On warm days in late summer until the first frosts of winter, they climb up long grass and bushes waiting for something warm-blooded to pass! When they get the chance they jump on and swarm over the mammal’s body to find an area where the skin is thinnest, before sinking their hooked fangs in. They feed by injecting a fluid into the deeper layers of the skin. This liquefies the surrounding cells and the resulting ‘goo’ is sucked back into the mite. They will feed for 2 – 3 days, enlarging in size from 0.2mm to 0.6mm as they do so. They can just be seen by the naked eye as orange dots. After feeding they drop to the ground where they develop into adults via a nymph stage.
The mites tend to principally affect cats, although humans, rabbits and dogs can also get them. They can cause very few problems, but sadly a lot of animals become allergic to the fluid injected by the mite, resulting in reddening and crusting of the skin. Often the animal will then scratch at the mites, worsening the inflammation and introducing bacterial infection.
The mites tend to attach just in front of the ears, at the base of the ear flap or between the toes. Less frequently the chin, lips, armpits and tummy can suffer.Alternative approach to dealing with Harvest Mites
In Ireland harvest mites are a problem mid/end July to mid September. Some dogs can have a large burden and not seem to be bothered while some dogs only have a couple and are 3 legged lame. When the mites bite the skin they inject tiny bits of acid like substance to create a reaction from the dogs body . Every year these mites cause untold pain and discomfort to our furry friends but the chemicals that we have traditionally used can be harmful to the body also in recent years also seemed very ineffective .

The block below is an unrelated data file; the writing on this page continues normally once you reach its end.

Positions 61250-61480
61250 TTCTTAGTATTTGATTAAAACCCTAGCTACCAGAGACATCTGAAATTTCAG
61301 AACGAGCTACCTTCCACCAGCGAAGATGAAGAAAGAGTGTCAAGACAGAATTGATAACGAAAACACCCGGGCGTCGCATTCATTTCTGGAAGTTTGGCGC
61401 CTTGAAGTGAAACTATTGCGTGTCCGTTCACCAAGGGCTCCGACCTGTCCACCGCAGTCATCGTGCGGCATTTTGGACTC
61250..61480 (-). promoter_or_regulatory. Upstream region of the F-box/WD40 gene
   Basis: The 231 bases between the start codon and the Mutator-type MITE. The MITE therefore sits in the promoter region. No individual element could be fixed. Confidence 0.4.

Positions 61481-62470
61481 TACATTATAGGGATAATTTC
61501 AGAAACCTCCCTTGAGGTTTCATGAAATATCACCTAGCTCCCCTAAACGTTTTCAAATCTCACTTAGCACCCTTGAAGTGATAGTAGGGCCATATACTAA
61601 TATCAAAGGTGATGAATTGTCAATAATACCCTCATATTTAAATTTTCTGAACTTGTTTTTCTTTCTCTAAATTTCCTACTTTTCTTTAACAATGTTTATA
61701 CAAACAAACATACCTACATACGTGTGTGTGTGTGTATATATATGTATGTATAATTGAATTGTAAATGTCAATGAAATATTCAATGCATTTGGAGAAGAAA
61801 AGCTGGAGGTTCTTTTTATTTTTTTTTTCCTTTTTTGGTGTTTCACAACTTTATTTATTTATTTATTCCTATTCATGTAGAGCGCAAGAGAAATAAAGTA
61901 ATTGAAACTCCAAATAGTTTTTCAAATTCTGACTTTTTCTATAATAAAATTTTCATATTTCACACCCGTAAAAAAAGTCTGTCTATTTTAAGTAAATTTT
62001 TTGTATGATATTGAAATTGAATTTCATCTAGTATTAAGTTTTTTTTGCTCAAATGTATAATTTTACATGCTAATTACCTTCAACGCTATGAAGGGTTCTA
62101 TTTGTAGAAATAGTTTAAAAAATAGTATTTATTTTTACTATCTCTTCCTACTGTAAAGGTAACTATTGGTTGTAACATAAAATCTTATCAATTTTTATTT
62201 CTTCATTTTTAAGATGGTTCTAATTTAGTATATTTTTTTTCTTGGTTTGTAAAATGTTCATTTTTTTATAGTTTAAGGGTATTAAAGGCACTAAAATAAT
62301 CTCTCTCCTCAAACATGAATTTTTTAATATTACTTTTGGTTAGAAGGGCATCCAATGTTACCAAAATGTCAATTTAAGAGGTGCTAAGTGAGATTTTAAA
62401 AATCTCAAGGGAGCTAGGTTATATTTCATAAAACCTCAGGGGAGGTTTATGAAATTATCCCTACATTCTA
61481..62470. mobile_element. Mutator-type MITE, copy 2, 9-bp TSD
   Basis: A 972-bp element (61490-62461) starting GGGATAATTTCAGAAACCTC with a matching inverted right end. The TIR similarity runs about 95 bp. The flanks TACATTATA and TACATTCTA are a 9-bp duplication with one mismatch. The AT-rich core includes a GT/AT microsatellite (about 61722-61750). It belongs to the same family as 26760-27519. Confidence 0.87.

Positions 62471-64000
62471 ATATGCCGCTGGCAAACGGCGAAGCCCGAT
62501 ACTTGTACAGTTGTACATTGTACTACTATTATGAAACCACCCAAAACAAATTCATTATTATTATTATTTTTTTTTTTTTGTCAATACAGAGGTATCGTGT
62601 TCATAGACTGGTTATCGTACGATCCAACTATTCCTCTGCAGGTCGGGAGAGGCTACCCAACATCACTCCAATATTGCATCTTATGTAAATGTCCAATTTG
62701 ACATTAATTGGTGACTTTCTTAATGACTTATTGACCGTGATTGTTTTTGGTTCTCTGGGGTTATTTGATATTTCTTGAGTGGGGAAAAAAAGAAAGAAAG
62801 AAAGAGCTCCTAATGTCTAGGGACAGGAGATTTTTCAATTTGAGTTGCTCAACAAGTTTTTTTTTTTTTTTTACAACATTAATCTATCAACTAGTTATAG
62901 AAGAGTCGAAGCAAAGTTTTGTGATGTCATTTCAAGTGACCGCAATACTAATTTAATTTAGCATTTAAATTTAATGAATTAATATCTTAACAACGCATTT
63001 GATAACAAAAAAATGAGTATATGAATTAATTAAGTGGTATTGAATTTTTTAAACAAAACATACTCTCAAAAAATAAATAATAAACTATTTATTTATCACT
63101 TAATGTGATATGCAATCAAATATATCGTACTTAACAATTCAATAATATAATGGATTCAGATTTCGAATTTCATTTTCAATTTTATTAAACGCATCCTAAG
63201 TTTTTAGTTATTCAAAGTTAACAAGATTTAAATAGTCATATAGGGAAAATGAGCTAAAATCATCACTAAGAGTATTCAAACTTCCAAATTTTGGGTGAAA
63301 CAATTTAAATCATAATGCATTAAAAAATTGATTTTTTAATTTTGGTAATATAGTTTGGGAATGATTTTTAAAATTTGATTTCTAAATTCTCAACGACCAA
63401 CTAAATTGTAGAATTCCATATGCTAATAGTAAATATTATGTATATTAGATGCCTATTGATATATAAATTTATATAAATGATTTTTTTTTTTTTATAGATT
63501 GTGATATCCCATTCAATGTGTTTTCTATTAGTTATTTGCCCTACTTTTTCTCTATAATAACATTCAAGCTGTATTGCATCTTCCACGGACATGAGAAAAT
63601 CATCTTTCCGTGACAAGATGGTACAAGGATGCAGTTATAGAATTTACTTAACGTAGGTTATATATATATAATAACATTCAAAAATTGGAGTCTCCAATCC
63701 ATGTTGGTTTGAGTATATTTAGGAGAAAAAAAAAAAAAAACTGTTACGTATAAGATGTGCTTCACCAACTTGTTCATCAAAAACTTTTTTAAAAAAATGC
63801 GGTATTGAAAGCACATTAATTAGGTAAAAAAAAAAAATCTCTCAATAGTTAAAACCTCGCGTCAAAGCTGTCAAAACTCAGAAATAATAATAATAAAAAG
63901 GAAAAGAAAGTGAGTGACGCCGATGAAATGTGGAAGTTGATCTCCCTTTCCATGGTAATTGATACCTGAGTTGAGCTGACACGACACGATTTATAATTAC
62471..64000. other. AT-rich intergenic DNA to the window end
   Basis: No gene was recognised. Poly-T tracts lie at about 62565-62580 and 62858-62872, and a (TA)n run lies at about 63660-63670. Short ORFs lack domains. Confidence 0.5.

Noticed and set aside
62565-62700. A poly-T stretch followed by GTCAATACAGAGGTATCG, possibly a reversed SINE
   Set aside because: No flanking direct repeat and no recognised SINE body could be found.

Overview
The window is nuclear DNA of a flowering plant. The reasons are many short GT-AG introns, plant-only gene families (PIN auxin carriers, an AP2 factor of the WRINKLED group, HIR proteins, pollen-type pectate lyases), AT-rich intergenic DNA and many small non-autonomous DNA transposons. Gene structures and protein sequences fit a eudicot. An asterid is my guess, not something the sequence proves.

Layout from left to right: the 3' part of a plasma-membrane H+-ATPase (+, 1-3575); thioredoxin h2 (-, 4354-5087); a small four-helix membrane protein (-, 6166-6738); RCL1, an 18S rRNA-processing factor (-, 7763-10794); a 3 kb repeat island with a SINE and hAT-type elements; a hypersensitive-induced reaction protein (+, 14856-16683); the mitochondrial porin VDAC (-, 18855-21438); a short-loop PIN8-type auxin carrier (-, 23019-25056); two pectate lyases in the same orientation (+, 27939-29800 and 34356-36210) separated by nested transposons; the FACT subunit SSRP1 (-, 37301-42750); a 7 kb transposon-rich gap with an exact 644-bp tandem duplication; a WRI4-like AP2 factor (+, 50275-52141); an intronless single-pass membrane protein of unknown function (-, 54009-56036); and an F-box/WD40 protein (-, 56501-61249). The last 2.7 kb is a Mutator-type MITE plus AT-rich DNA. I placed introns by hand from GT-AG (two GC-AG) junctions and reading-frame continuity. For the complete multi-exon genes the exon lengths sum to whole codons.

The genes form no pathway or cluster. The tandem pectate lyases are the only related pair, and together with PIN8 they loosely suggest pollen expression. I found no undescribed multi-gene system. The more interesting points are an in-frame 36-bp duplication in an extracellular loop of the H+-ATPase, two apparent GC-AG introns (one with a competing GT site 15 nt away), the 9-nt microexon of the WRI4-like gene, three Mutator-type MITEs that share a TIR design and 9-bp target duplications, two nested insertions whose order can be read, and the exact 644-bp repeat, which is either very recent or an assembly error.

Here's a more natural approach to dealing with harvest mites.
Wash their digestive juice off skin with organic dish washing up liquid and then put on a barrier cream made of shaking Aloe vera gel and almond oil together in a bottle with a drop each of peppermint, tea tree, Neem and lavender Essential oil .
Rub some cream between toes, feet and lower legs these are the main areas dogs seem to be affected but I also apply to ares the dog is chewing or if i feel the wee scabs often accompanying the mites.
Thanks to our wonderful Herbalist Jo Arbon of Holistic Hound based in Kerry, Ireland and Tom Farrington Homeopath & Vet Roscarbery we can now easily get an updated version of this in an easy to use cream
Every year these mites cause untold pain and discomfort to our furry friends but the chemicals that we have traditionally used can be harmful to the body but last year also seemed very ineffective . Here's a more natural approach to dealing with harvest mites which have just arrived !!!
Wash their digestive juice off skin with organic dish washing up liquid and then put on a barrier cream made of shaking Aloe vera gel and almond oil together in a bottle with a drop each of peppermint, tea tree, Neem and lavender Essential oil
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